Extensive sequence analysis of the ftsI genes from numerous clinical isolates of H. influenzae identified a mosaic structure of the ftsI gene in some strains. Complete sequences of the ftsI genes from Haemophilus species other than H. influenzae, such as H. parainfluenzae, H. haemolyticus, H. aphrophilus, H. paraphrophilus, and H. segnis, were determined and compared with that of the mosaic ftsI gene. Homologous recombination of the ftsI gene derived from H. haemolyticus was identified in some isolates (Fig. (Fig.2).2). Moreover, an H. haemolyticus strain harboring a partial ftsI gene from H. influenzae was also found. This is the first report describing the homologous recombination of the gene encoding a PBP in H. influenzae. It has been reported that other naturally competent gram-negative bacteria, Neisseria species (Neisseria gonorrhoeae and N. meningitidis), develop resistance to β-lactams by acquiring a mosaic-like structure of PBP 2, encoded by the penA gene. PBP 2 of Neisseria species is a homologue of PBP 3 in H. influenzae (36% amino acid sequence identity). It has been suggested that the horizontal genetic exchange of penA genes between commensal Neisseria species, such as N. cinerea, N. perflava, and N. flavescens, resulted in the mosaic structure of PBP 2 in N. gonorrhoeae and N. meningitidis (17). As H. haemolyticus is often recovered from the oropharyngeal area (10), it is possible that genetic exchange between colocalized H. influenzae and H. haemolyticus isolates or other Haemolyticus species takes place.

The molecular evolution of BLNAR strains has been considered to occur through the acquisition of point mutations in the ftsI gene by antibiotic pressure. However, our results raise the possibility of the development of resistance through homologous recombination from related species, which is a well-recognized mechanism known in N. gonorrhoeae (17) and Streptococcus pneumoniae (5, 9). As shown in Fig. Fig.4,4, the nucleotide sequences of BLNAR strains are highly similar to that of H. haemolyticus around the region encoding the conserved SSN motif. Indeed, PBP 3 of H. haemolyticus, as well as those of BLNAR strains, possesses 377-Ile, which is identified as the amino acid residue associated with β-lactam resistance. Therefore, the ftsI gene of H. haemolyticus and/or related species might be the source of BLNAR. On the other hand, no sequence homology was observed in the region downstream of the KTG motif between BLNAR strains and H. haemolyticus or other Haemophilus species. These observations suggest that primary mutations of BLNAR, i.e., Asn526Lys and Arg517His, have emerged from the point mutation during antibiotic pressure.

FIG. 4.
Partial alignment of ftsI genes of H. influenzae Rd, four BLNAR strains (strains MSC06651, MSC06663, MSC02070, and MSC07237), and H. haemolyticus ATCC 33390. The nucleotide sequences from positions 1001 to 1200 and positions 1501 to 1600 are shown. Sequences ...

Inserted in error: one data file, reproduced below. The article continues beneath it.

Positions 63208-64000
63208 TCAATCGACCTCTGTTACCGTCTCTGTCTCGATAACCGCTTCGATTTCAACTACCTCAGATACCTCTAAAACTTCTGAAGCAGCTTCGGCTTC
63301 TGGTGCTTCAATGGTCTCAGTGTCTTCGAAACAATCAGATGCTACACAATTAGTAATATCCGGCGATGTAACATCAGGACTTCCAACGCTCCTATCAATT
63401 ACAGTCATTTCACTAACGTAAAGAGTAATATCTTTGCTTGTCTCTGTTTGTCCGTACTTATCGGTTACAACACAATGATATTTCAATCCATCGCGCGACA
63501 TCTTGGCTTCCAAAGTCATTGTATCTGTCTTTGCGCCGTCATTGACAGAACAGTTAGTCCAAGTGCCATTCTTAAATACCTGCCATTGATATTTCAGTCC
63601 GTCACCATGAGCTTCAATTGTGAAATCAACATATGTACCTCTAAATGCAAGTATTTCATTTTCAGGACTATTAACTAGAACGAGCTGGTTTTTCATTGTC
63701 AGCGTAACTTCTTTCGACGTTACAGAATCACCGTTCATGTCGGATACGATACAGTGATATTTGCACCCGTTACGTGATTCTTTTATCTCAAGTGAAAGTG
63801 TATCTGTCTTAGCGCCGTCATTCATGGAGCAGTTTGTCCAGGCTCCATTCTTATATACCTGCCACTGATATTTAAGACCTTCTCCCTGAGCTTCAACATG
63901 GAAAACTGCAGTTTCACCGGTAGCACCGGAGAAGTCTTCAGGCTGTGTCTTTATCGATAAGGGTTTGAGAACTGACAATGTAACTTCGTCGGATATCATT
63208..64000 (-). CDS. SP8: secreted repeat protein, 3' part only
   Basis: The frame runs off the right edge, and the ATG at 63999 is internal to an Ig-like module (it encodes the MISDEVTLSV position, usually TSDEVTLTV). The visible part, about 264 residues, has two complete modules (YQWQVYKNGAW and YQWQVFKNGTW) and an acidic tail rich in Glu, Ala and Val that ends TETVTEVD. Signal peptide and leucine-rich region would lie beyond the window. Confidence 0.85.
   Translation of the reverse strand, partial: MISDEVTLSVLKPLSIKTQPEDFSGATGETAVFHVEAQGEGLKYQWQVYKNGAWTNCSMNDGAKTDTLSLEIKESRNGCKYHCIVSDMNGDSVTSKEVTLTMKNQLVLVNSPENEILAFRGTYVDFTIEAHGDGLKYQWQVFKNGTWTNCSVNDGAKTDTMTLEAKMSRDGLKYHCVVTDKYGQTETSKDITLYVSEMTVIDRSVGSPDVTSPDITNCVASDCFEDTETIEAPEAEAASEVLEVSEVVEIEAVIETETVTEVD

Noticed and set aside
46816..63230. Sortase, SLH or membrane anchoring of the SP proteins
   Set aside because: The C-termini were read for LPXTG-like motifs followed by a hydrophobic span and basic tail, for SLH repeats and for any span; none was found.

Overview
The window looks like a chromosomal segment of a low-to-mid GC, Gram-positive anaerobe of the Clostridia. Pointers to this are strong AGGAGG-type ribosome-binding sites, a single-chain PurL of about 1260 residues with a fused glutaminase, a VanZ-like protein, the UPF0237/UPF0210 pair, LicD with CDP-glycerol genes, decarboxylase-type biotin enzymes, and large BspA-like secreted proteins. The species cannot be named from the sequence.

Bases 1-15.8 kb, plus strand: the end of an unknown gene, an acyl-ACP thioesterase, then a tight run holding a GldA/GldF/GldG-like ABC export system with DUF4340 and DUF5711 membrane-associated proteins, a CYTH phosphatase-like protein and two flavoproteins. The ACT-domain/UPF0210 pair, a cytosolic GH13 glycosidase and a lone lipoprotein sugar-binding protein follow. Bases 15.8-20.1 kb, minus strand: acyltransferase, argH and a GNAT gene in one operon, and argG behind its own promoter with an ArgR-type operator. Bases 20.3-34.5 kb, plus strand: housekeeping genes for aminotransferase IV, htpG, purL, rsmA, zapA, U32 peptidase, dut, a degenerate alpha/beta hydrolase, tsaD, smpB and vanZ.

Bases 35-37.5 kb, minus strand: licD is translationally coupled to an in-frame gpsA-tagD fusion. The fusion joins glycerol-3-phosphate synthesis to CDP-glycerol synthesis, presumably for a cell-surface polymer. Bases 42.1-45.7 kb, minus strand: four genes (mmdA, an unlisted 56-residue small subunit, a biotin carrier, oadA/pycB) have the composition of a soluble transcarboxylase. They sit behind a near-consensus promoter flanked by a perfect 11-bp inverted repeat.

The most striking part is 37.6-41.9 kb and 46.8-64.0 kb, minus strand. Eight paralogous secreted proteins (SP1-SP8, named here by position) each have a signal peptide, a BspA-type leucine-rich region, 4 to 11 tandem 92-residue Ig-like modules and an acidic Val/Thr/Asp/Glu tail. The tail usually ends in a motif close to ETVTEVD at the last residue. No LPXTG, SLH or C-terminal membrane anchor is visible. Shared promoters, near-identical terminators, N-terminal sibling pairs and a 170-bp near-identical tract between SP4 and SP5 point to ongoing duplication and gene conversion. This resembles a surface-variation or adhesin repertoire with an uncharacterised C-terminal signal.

A recent study of the bacterial flora in patients with acute upper respiratory tract infections and healthy subjects revealed that H. influenzae strains are frequently detected in the nasopharynges from both groups aged 6 years or younger (8). Therefore, the colocalization of or coinfection with multiple H. influenzae strains could happen in some children, giving the opportunity for H. influenzae strains to exchange DNA. In Japan, oral cephalosporins are extensively used for the treatment of upper respiratory tract infections in children. BLNAR strains harboring mutations in PBP 3 are resistant to most of the oral cephems but are not resistant to cefditoren. The use of those cephems with poor activities against BLNAR strains not only results in the failure of the treatment (i.e., the failure to eliminate BLNAR strains) but also leads to the selection of BLNAR strains mediated by genetic transfer of the mutated ftsI gene to BLNAS (i.e., the failure to prevent the emergence of BLNAR strains).

Direct evidence for horizontal gene transfer of the ftsI gene between H. influenzae strains was obtained from in vitro gene transfer experiments. Coincubation of BLNAS and BLNAR strains resulted in the transfer of the ftsI gene from BLNAR to a BLNAS strain and recombination (Table (Table2).2). Addition of DNA fragments of the ftsI gene derived from BLNAR strains by PCR amplification, at final concentrations of 1 to 10 ng/ml, to the culture of BLNAS (strain RdRIF) had equivalent effects on the emergence of rifampin- and cefdinir-resistant mutants as coincubation of BLNAR and BLNAS strains (data not shown). Treatment with 100 U of DNase I abolished the emergence of resistant mutants not only after the transformation of DNA fragments to RdRIF strain but also after the coincubation of BLNAS and BLNAR strains. Although cell-to-cell contact has previously been implicated in chromosomal gene transfer (1), the mechanism of in vitro gene transfer of the ftsI gene was found to involve classical transformation.

In conclusion, horizontal transfer of the ftsI gene in H. influenzae was identified for the first time. The transfer of mutated ftsI genes might be associated with the rapid increase in BLNAR strains in Japan. Additionally, in vitro gene transfer experiments will be useful in evaluating the evolution of BLNAR strains.

Acknowledgments

We thank Kimiko Ubukata (Kitasato University) for kindly providing clinical isolates of H. influenzae.

Footnotes

[down-pointing small open triangle]Published ahead of print on 26 February 2007.

REFERENCES

1. Albritton, W. L., J. K. Setlow, and L. Slaney. 1982. Transfer of Haemophilus influenzae chromosomal genes by cell-to-cell contact. J. Bacteriol. 1521066-1070. [PMC free article] [PubMed]
2. Bakkali, M., T.-Y. Chen, H. C. Lee, and R. J. Redfield. 2004. Evolutionary stability of DNA uptake signal sequences in the Pasteurellaceae. Proc. Natl. Acad. Sci. USA 1014513-4518. [PMC free article] [PubMed]